Volume 59, Issue 3
  • ISSN: 0002-9637
  • E-ISSN: 1476-1645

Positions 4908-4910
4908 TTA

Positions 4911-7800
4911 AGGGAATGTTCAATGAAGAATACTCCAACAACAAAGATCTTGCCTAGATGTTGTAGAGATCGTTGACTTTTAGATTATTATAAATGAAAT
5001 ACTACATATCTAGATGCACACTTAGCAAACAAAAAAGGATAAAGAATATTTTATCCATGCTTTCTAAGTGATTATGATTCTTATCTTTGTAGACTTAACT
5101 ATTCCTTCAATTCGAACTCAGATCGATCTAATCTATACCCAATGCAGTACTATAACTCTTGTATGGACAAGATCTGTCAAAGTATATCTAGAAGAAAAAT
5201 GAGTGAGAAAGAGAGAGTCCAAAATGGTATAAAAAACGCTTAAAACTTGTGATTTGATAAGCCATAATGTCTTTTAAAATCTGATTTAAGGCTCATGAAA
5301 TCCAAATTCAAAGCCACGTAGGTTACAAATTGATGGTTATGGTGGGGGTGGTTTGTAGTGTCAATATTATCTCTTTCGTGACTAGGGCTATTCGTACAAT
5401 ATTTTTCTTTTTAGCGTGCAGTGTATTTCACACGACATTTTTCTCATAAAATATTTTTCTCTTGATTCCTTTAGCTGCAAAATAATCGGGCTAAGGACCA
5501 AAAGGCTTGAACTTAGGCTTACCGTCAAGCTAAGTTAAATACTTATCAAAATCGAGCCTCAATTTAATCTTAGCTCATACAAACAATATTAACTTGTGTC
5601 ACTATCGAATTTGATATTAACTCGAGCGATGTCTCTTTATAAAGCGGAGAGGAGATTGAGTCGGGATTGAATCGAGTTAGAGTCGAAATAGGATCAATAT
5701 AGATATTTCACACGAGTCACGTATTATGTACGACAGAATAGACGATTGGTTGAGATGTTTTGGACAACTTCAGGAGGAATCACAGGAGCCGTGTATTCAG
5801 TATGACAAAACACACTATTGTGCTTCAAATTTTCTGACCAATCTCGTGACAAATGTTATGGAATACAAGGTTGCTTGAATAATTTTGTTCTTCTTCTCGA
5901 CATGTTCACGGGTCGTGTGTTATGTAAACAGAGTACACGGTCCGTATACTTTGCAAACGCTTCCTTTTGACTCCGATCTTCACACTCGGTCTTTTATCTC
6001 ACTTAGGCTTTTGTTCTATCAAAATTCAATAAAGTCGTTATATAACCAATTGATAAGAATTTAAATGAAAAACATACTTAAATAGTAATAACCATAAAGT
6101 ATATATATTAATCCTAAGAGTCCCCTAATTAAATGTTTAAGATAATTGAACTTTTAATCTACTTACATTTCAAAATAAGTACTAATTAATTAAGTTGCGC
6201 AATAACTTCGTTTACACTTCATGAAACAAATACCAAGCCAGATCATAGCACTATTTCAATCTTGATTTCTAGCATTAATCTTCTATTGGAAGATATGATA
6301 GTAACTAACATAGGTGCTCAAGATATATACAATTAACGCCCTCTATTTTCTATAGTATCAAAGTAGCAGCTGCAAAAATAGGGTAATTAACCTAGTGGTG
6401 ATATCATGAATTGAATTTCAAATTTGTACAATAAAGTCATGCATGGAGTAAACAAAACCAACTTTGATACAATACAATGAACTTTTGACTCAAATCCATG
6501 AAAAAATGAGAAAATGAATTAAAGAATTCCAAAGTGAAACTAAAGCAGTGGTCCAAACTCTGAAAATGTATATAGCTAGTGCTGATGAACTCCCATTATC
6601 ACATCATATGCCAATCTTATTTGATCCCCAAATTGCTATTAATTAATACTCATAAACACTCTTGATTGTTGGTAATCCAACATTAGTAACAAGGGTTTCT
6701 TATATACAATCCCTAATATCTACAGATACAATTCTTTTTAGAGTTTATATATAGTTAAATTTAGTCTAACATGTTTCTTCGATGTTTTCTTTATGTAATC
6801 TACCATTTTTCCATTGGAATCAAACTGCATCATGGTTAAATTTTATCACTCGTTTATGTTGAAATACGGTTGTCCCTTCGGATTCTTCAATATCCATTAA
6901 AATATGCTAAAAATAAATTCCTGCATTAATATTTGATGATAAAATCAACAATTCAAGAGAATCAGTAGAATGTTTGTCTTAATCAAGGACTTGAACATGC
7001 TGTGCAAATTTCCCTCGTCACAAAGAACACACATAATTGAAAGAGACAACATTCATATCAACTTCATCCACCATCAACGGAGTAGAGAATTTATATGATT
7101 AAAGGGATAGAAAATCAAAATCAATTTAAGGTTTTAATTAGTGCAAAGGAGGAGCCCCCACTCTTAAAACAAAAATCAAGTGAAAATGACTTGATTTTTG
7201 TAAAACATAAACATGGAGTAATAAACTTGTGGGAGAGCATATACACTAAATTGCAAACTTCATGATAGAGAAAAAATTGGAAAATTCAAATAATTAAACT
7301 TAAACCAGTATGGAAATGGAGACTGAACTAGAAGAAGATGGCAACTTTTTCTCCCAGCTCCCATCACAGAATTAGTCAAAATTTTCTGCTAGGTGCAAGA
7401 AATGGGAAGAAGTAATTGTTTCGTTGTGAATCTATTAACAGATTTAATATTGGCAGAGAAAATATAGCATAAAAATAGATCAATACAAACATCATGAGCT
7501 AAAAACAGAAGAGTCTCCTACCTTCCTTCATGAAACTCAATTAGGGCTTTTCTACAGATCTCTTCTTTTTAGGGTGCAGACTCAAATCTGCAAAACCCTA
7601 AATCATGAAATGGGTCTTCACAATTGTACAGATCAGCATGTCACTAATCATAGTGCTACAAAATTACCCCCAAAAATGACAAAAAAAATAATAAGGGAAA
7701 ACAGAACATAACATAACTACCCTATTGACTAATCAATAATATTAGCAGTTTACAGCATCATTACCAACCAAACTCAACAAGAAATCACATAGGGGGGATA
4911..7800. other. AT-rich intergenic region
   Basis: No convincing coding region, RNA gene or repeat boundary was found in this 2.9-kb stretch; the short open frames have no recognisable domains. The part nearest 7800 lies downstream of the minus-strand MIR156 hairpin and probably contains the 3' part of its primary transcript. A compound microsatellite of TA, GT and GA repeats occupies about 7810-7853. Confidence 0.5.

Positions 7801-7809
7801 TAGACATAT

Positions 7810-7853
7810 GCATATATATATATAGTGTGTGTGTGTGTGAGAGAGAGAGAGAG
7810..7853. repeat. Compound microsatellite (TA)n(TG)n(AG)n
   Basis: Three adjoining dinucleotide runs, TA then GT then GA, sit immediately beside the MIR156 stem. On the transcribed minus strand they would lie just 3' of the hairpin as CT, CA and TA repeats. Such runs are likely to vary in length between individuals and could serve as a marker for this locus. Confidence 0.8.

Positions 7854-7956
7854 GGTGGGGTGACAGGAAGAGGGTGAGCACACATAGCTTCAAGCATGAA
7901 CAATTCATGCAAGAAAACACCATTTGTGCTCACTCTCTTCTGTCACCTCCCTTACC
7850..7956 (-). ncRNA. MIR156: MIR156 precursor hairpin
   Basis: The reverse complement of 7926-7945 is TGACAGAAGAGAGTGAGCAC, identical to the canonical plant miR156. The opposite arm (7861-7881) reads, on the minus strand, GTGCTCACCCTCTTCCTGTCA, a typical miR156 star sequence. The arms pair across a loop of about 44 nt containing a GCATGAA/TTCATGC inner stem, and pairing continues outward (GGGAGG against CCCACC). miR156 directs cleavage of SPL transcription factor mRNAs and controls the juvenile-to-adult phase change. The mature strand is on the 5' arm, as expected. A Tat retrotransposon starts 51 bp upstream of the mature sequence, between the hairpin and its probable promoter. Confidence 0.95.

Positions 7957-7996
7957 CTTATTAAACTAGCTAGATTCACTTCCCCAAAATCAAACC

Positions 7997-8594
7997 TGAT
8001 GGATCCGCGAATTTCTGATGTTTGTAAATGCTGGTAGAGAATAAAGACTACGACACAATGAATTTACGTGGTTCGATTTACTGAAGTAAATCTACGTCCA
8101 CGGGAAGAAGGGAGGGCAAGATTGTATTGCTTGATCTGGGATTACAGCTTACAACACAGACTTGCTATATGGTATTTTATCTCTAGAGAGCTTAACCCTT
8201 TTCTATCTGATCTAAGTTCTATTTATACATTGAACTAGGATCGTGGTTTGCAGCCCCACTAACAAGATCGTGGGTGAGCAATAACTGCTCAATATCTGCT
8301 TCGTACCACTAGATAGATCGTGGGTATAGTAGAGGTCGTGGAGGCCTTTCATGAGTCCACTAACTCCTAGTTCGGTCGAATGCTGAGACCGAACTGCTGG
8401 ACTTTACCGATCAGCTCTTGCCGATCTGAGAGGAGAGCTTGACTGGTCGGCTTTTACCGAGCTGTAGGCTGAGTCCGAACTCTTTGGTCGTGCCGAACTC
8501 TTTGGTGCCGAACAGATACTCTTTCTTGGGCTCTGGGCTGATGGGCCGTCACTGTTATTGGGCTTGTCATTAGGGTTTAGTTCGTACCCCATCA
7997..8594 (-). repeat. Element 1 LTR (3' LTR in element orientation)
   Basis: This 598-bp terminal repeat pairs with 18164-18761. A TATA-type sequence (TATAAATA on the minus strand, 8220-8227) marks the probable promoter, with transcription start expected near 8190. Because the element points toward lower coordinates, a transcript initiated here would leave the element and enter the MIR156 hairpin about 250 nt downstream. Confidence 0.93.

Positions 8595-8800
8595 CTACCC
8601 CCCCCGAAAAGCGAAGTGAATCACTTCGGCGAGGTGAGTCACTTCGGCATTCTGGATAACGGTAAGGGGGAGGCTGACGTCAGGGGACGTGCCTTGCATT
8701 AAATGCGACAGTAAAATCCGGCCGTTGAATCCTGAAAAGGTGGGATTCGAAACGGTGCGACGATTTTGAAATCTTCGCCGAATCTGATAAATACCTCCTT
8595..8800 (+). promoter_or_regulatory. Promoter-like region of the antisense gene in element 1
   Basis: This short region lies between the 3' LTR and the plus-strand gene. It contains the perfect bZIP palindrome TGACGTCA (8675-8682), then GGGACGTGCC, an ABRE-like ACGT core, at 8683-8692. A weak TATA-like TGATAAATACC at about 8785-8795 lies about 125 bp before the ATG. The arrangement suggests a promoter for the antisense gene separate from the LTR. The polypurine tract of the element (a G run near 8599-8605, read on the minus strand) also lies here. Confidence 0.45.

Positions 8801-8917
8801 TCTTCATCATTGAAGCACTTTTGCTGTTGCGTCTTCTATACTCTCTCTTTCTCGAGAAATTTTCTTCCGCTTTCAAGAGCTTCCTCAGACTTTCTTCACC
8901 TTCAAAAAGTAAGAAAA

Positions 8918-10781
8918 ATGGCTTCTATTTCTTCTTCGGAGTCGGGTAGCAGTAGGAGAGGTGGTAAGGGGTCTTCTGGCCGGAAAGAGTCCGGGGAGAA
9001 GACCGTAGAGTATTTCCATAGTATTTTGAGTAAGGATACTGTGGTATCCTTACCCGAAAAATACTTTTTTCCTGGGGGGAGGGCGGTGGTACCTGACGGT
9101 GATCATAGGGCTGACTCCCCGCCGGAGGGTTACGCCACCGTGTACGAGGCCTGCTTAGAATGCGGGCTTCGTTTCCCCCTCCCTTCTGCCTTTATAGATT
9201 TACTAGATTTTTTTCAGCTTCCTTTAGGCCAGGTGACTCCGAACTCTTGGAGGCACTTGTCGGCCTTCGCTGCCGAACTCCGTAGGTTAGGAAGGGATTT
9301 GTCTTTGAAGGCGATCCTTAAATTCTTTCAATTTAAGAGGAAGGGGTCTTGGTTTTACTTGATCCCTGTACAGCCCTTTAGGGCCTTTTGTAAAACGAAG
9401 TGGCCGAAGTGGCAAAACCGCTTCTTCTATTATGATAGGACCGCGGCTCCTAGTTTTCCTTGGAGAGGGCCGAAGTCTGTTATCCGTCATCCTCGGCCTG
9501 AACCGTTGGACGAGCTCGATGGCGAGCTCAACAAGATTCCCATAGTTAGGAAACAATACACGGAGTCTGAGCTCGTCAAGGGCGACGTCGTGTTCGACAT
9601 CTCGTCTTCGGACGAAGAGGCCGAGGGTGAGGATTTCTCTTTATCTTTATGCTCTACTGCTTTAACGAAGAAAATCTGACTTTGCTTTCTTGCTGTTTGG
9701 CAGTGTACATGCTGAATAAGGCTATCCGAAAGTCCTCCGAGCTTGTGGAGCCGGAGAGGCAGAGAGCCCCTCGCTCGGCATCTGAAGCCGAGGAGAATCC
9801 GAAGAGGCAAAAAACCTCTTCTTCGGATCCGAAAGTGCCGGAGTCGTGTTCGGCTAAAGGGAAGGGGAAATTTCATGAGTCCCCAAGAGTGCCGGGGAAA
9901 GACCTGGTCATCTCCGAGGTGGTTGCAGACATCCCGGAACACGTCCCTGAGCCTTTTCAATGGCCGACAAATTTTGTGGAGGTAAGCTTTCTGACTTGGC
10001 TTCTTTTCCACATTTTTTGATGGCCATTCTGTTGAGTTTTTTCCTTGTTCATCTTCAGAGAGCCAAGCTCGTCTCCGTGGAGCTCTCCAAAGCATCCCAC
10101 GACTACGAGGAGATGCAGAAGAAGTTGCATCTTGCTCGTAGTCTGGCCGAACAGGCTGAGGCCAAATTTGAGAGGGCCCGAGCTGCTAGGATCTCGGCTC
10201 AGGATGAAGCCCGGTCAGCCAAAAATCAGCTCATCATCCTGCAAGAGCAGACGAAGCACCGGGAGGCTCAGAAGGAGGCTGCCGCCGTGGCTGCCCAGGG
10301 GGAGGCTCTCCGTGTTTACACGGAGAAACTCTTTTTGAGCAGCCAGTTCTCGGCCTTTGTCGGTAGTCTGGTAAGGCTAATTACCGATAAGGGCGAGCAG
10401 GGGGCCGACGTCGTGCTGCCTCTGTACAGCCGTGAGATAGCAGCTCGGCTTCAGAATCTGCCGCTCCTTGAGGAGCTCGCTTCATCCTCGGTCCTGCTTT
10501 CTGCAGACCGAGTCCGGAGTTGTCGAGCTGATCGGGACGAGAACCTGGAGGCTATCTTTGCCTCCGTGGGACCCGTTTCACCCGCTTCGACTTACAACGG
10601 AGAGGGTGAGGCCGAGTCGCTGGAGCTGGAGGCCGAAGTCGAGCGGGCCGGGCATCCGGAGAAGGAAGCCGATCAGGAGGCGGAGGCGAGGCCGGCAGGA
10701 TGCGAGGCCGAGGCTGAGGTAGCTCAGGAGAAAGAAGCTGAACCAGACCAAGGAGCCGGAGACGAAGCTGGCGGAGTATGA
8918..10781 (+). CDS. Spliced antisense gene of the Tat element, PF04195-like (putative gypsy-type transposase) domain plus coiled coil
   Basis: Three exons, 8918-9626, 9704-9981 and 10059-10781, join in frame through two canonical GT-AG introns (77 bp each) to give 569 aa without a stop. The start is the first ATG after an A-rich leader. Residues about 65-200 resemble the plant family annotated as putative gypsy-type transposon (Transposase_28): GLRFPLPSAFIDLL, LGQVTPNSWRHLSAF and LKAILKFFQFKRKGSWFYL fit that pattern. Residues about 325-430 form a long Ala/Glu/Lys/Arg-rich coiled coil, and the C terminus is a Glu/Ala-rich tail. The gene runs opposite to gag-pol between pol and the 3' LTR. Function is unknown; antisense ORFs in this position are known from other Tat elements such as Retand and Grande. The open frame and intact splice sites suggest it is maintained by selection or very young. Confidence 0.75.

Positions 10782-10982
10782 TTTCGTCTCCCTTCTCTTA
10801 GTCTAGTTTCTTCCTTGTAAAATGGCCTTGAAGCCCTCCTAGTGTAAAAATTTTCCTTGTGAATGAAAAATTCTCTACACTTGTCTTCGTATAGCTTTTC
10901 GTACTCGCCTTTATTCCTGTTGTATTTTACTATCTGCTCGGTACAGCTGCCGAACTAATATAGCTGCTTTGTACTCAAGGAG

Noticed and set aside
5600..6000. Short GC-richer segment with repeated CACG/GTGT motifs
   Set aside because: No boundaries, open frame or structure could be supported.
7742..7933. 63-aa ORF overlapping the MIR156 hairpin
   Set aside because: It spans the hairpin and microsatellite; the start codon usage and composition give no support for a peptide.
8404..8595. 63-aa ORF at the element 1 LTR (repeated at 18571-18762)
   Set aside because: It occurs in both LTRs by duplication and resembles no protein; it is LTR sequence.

In 1991 and 1992, a prenatal screening of Trypanosoma cruzi infection was carried out using ELISA and indirect immunofluorescence techniques. A total of 840 blood samples from pregnant women, obtained at the Maternity Ward of the Hospital de Clínicas, National University of Asunción (Asunción, Paraguay), and 1,022 samples from the Regional Hospital of the San Pedro Department of Paraguay were examined. It was observed that 7.7% and 10.5%, respectively, of the pregnant women were serologically positive for infection with T. cruzi. When blood samples obtained from newborns on the day of birth or, at the most, on the first few days afterwards were examined by direct microscopic observation, an incidence of congenital transmission of 3% was found. These results are consistent with those of neighboring countries. When a serologic follow-up was conducted on the newborns until six months of age, the incidence of congenital transmission reached 10%. The same incidence rate was obtained when the samples collected during the first days after birth were examined by the polymerase chain reaction (PCR). Fifty-eight infants born to seropositive mothers were followed-up, two of which were positive by direct microscopic observation at birth, and four who were PCR-positive, but microscopy-negative at birth. None of the infants were positive for IgM at birth. The infected babies were treated with benznidazole and were followed-up by serology and PCR for four years. We conclude that the PCR has a clear advantage over conventional techniques for the early detection of congenital transmission of T. cruzi infection, and for monitoring infants undergoing chemotherapy.


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